The Interview

Movie review by
Jeffrey M. Anderson, Common Sense Media
The Interview Movie Poster Image
Not-so-political comedy concentrates on vulgar jokes.
  • R
  • 2014
  • 112 minutes

Parents say

age 15+
Based on 21 reviews

Kids say

age 14+
Based on 32 reviews

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A lot or a little?

The parents' guide to what's in this movie.

Positive Messages

For a time, it looks as though the movie might be promoting peace and understanding between cultures. But in the end, death, destruction, and blatant manipulation rule the day.

Positive Role Models & Representations

The main characters aren't very bright, and, despite the movie's attempt to show them a quasi-patriots, they're mostly self-serving, and they don't learn much of anything from their experiences. Racial and sexual stereotyping. Women treated as objects.


A dying man shoots himself; blood comically splatters everywhere (treated comically). Characters bite fingers off three times, with spurting blood. Guns are fired. Fighting, chases, explosions. Threat of tiger attack; tiger killed by falling projectile. Threat of nuclear missiles.


A sex act, thrusting, no nudity. Brief scene of topless women. Kissing, foreplay. A man's naked bottom. Another man naked, but no sensitive parts shown. Men ogle a woman's cleavage. References to porn. Strong, constant innuendo.


Extreme, constant strong language, including "f--k," "motherf----r," "s--t," "bitch," "whore," "hell," "c--ksucker," "c--k," "Jesus f--k," "taint," "goddamn," "c--t," "p---y," "vagina," "butt," "anus," "boner," "chub," "jerk off," "douche," "pee," "poo," "camel toe," and "d--k."

Drinking, Drugs & Smoking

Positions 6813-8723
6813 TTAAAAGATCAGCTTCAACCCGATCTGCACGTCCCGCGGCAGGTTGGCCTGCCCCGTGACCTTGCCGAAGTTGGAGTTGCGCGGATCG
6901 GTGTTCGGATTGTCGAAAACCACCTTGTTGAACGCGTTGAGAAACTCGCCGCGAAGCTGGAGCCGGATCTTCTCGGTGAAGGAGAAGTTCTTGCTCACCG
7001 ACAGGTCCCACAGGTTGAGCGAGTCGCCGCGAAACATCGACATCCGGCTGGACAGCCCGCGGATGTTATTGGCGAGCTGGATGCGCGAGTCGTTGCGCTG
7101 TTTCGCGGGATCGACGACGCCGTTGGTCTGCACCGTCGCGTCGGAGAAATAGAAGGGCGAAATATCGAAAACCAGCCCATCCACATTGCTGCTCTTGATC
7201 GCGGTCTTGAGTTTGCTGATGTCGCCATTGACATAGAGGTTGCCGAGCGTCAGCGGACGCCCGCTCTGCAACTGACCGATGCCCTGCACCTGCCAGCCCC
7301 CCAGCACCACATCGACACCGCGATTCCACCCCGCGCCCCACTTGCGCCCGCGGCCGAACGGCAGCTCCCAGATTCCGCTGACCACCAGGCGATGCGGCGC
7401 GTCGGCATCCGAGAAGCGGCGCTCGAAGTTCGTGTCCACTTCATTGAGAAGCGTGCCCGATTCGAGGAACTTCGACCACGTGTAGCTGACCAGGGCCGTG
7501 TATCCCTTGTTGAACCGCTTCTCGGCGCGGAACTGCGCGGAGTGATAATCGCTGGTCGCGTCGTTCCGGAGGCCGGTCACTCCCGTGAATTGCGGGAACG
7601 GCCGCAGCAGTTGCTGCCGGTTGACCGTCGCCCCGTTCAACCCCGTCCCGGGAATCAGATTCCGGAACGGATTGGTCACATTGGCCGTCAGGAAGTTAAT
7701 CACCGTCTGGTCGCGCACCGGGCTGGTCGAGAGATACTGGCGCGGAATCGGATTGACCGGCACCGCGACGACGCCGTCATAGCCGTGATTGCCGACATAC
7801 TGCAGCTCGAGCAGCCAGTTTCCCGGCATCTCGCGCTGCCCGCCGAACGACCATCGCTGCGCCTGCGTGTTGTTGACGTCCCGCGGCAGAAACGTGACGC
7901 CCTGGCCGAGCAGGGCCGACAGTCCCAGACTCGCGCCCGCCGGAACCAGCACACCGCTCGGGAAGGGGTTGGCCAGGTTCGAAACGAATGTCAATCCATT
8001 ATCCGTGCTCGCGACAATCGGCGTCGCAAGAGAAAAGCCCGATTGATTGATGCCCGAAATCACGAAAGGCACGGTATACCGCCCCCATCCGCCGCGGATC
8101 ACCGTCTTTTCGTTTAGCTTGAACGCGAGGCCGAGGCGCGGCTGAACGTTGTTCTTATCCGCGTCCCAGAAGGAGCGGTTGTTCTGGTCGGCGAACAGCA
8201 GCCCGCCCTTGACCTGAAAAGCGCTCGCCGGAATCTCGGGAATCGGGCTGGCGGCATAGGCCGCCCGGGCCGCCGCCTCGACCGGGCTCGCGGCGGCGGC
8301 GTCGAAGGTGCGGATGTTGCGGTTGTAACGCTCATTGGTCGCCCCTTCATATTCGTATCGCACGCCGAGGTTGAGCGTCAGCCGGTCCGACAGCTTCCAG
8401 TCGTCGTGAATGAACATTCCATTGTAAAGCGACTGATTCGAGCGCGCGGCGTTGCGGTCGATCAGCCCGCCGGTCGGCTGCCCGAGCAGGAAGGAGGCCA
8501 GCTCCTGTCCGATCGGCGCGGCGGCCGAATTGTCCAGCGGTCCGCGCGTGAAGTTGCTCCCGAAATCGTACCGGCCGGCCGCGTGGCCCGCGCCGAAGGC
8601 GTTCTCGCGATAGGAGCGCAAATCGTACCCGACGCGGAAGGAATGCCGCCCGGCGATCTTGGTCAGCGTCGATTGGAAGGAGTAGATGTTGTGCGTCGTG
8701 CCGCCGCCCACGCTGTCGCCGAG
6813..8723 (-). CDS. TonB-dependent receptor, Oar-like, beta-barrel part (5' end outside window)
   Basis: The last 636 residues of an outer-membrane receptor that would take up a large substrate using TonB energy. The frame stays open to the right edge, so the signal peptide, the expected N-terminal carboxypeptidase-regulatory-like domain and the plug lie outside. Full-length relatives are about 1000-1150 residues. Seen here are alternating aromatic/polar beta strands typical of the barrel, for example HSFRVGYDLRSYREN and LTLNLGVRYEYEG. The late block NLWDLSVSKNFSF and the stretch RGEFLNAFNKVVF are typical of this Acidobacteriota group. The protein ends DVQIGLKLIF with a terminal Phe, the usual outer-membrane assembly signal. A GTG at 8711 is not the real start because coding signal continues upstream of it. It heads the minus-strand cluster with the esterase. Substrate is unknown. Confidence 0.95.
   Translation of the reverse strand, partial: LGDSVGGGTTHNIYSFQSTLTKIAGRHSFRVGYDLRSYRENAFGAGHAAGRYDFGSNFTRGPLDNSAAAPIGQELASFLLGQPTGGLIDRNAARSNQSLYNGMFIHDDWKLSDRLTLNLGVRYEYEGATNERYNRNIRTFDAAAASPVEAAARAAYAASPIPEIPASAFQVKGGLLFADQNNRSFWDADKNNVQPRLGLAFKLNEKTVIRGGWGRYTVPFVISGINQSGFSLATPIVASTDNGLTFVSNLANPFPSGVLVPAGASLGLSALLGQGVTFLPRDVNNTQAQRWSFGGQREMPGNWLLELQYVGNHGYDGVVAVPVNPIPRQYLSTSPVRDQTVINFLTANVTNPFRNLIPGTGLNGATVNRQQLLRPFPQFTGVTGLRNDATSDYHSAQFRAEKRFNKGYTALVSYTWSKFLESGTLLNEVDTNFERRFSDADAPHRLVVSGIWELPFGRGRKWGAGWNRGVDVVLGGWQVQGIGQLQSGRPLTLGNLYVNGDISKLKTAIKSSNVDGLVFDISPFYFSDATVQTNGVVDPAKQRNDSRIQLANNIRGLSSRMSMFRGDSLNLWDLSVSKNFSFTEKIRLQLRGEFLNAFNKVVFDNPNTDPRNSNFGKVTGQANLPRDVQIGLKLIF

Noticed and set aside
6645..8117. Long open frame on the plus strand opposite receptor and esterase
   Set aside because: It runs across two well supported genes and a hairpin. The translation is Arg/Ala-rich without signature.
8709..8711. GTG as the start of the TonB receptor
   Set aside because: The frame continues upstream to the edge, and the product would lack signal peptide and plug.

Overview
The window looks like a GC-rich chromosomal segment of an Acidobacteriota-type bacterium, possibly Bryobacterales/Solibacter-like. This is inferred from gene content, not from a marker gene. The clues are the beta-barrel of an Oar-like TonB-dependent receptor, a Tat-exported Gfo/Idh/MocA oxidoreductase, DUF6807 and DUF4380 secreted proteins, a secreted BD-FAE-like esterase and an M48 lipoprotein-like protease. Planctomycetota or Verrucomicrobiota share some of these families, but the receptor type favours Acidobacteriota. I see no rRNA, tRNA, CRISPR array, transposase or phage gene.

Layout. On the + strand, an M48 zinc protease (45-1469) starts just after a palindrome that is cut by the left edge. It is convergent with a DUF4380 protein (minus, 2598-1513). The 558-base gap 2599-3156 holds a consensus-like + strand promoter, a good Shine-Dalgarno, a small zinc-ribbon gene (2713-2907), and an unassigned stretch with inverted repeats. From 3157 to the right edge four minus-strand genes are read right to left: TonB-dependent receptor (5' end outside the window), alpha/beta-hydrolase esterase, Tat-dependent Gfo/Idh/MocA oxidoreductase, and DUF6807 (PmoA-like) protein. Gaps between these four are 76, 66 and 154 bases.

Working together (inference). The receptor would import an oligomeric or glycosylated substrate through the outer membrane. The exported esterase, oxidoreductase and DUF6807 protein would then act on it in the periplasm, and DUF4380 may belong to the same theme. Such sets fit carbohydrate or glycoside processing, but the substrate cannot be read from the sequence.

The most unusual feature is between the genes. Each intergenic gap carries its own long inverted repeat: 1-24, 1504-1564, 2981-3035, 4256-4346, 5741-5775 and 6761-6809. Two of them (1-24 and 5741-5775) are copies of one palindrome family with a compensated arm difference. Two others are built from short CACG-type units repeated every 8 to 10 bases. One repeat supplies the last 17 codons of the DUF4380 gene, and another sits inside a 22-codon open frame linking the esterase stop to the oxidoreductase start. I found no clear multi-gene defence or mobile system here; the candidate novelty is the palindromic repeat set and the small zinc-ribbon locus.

Characters take Ecstasy and have a wild night that ends in a hangover. Some drinking. Mention of smoking pot. A cigar.

What parents need to know

Parents need to know that The Interview is a  controversial comedy that was co-written and co-directed by Seth Rogen and Evan Goldberg and stars Rogen and James Franco as a producer and talk show host tasked with assassinating North Korean leader Kim Jong-un. Reportedly due to the movie's subject matter, distributor Sony Pictures was the victim of a huge Internet hack, which they were led to believe was the work of terrorists. Under pressure and responding to threats, Sony first opted to pull the movie but shortly after decided to release it in a limited theatrical run and on VOD. The extra publicity has made the movie quite famous, and parents should know that teens may very well want to sneak a peek. Those who do will be met with extreme foul language and strong sexual innuendo, as well as brief nudity (breasts, bottoms, etc.) and simulated sex acts. It also has several scenes of blood and gore, shooting, fighting, and explosions, many of which are played for laughs but are still graphic. There are also some scenes of drug use (Ecstasy) and brief drinking, as well as a reference to smoking pot.

User Reviews

  • Parents say
  • Kids say
Parent of a 8 and 14-year-old Written bymommmyoftwogirls January 6, 2015

Just What Was Expected

First off, this movie can be compared to the Hangover, Knocked Up, etc. It is an incredibly satirized version of North Korea, and I would strongly recommend tha... Continue reading